MALAYSIAN officials overnight confirmed part of a plane’s wing found washed ashore the Reunion Islands in the Indian Ocean is in fact from a Boeing 777 aircraft – the same model as doomed Malaysia Airlines flight MH370 which vanished without a trace 18 months ago.
The large chunk of white debris, which has since been identified as a Boeing 777’s ‘flaperon’, washed up on the west coast of the island at St Andrew on Wednesday morning local time.
Deputy transport minister Abdul Aziz Kaprawi told reporters overnight, ““From the part number, it is confirmed that it is from a Boeing 777 aircraft. This information is from MAS (Malaysia Airlines). They have informed me.”
ARTICLE CONTINUES AFTER THIS ADVERTISEMENT
Other smaller items, including a wrecked suitcase, a Chinese water bottle and a Malaysian bottle of cleaning fluid, have also been found washed up on the island.
In what has become one of the biggest aviation mysteries of all time, Malaysia Airlines flight MH370, bound for Beijing with 239 passengers and crew on board, vanished shortly after taking off from Kuala Lumpur on March 8 last year.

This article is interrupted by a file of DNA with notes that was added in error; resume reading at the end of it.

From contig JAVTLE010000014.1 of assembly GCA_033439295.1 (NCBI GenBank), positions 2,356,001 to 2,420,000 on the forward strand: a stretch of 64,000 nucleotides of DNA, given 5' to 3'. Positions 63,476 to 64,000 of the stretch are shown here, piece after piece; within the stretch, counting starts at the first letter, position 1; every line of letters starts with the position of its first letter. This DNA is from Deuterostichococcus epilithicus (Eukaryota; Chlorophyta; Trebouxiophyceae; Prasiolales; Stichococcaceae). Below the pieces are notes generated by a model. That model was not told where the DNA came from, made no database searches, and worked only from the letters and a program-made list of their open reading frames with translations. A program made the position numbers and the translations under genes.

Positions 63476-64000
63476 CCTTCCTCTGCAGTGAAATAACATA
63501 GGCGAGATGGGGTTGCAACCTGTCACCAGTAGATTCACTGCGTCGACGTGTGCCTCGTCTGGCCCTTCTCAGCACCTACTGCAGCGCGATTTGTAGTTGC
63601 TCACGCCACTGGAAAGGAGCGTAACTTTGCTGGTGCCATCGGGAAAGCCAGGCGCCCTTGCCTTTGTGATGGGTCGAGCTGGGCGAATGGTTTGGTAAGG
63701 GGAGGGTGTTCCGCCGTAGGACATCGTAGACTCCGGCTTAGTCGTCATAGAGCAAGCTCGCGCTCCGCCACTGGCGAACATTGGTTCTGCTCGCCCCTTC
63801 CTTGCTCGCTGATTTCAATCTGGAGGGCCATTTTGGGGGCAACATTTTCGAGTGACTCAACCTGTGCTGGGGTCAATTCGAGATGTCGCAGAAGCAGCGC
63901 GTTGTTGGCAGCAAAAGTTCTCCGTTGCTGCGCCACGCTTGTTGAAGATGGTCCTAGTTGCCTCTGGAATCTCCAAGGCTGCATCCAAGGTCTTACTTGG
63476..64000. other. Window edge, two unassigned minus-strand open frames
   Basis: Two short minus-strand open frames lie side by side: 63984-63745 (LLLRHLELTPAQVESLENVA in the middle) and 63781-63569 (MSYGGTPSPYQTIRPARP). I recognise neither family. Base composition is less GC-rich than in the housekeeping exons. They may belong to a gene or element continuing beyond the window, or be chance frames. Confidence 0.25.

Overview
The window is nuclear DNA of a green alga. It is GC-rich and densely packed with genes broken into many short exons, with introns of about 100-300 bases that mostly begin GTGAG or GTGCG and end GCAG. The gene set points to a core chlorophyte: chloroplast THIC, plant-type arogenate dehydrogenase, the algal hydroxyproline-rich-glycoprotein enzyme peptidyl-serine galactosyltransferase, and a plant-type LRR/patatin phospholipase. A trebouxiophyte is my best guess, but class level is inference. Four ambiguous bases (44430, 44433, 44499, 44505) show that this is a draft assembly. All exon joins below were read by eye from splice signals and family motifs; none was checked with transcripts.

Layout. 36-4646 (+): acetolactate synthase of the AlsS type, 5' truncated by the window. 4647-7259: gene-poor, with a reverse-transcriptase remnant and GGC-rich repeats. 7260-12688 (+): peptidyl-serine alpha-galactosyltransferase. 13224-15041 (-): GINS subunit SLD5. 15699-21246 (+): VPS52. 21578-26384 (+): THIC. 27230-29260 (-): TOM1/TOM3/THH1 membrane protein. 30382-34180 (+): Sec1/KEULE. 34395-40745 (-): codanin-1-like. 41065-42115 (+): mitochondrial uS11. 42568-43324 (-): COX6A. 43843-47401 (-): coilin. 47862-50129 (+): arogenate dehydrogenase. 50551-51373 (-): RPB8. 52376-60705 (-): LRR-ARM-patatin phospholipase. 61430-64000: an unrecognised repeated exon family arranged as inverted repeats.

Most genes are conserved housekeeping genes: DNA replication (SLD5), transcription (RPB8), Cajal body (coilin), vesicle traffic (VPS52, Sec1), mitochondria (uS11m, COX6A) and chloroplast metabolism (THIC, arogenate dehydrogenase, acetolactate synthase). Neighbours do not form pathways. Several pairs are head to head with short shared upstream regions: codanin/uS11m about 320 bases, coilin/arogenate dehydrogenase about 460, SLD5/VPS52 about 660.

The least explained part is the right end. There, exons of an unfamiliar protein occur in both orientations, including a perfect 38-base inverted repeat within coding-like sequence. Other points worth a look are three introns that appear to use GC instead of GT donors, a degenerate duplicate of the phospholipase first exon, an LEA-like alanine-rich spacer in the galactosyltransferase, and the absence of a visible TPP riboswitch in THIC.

A series of ‘pings’ which emanated from the plane after it dropped off radar between Malaysia and Vietnam revealed the aircraft had drastically changed its course which, according to these signals, “ended in the Indian Ocean” far southwest of Perth several hours later.
An Australian-led multi-national air and sea search of the suspected crash zone failed to find any signs of debris.
Investigators say they will know for sure within a week whether or not the wreckage found on Reunion Island is in fact from MH370.
Experts say it is “highly likely” with the ill-fated airliner being the only Boeing 777 to have crashed in that part of the world.